I place my camera on a table as the tempo eases and sit down on a satin-draped chair. As I watch the bride sweep across the dance floor with her new husband, I think of Nina, and an overwhelming tide of grief floods through me. I picture her haunted expression when she elicited three final promises from me: two are easy to keep, one is not. Nonetheless, a vow is a vow. I will be creative and fulfill it. I have a bad—yet tempting—idea which occasionally beckons me toward a slippery slope.

I must do my best to avoid it because when Nina passed the baton to me, she thought I was someone she could trust. However, as my yearning grows, the crushing disappointment increases every month and the future I crave remains elusive. And she didn’t know that I’d do anything to get what I want. Anything.

ONE

Ben isn’t at home. I used to panic when that happened, assume that he was unconscious in a burning building, his oxygen tank depleted, his colleagues unable to reach him. All this, despite his assurance that they have safety checks in place to keep an eye out for each other. He’s been stressed lately, blames it on work. He loves his job as a firefighter, but nearly lost one of his closest colleagues in a fire on the fourth floor of a block of flats recently when a load of wiring fell down and threatened to ensnare him.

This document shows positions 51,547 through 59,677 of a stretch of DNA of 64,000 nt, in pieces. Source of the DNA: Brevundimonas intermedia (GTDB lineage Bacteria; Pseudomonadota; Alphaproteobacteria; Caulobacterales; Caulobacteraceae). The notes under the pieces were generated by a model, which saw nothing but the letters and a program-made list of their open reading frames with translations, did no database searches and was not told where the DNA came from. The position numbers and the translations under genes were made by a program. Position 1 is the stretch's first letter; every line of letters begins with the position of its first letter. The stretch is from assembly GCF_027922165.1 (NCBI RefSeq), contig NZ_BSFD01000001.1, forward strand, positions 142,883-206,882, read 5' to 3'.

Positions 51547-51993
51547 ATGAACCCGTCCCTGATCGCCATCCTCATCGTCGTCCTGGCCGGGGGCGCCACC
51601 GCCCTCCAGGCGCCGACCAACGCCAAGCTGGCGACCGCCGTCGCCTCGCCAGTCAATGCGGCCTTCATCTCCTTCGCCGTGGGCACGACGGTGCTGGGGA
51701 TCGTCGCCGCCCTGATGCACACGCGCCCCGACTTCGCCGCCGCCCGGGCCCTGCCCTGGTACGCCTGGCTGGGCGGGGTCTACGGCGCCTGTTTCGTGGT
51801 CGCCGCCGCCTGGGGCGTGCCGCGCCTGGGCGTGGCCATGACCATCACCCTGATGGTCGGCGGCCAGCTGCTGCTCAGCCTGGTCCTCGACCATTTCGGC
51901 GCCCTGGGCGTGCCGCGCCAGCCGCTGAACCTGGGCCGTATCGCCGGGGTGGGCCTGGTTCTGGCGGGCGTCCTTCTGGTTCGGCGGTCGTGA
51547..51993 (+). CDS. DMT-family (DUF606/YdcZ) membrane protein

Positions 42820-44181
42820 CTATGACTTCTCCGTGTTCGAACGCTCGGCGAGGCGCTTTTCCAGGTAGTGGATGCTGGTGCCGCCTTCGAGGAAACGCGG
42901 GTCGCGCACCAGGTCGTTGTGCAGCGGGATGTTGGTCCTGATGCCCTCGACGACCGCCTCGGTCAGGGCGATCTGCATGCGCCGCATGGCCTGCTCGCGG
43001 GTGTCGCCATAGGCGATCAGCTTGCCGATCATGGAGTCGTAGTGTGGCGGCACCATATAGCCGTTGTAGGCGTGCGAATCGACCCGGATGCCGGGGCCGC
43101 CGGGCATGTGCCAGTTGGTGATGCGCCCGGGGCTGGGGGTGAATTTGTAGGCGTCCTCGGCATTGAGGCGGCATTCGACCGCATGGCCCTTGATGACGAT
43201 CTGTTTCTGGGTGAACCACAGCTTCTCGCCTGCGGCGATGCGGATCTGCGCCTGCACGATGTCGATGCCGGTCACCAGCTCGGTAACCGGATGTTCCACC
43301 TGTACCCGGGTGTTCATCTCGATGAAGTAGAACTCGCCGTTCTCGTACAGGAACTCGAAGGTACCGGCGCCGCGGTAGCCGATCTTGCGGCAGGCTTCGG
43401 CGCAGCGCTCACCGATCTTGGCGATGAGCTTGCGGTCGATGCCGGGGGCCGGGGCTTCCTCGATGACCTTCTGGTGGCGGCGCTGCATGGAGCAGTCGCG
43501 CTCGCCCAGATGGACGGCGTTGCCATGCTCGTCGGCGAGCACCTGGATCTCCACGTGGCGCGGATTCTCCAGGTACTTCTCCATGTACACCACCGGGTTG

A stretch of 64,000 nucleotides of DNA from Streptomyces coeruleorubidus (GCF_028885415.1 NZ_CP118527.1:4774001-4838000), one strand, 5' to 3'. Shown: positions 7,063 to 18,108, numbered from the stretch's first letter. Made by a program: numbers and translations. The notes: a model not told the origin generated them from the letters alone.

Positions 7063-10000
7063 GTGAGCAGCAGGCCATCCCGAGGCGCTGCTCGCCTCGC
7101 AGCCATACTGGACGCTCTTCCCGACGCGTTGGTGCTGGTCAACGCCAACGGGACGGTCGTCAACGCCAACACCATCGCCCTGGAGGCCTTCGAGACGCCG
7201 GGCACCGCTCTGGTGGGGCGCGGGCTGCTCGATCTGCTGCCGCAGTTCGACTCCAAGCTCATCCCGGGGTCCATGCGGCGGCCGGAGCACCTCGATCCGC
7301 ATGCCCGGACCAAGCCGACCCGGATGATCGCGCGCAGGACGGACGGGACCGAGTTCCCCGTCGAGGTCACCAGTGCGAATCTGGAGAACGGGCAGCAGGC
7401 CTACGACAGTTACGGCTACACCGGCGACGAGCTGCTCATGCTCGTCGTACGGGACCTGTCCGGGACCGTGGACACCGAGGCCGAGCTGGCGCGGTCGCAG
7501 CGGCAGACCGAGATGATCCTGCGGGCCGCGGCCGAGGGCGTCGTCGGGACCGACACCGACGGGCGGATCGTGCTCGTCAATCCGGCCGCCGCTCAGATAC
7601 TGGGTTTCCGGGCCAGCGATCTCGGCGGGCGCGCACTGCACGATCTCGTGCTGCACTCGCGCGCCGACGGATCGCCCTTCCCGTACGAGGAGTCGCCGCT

No, the reality is that he is punishing me. He doesn’t have a shift today. I understand his hurt, but it’s hard to explain why I did what I did. For a start, I didn’t think that people actually sent out printed wedding invitations anymore. If I’d known that the innocuous piece of silver card smothered in horseshoes and church bells would be the ignition for the worst argument we’d ever had, I wouldn’t have opened it in his presence.

Marie Langham plus guest…

I don’t know what annoyed Ben more, the fact that he wasn’t deemed important enough to be named or that I said I was going alone.

“I’m working,” I tried to explain. “The invitation is obviously a kind formality, a politeness.”

“All this is easily rectifiable,” he said. “If you wanted me there, you wouldn’t have kept me in the dark. The date was blocked off as work months ago in our calendar.”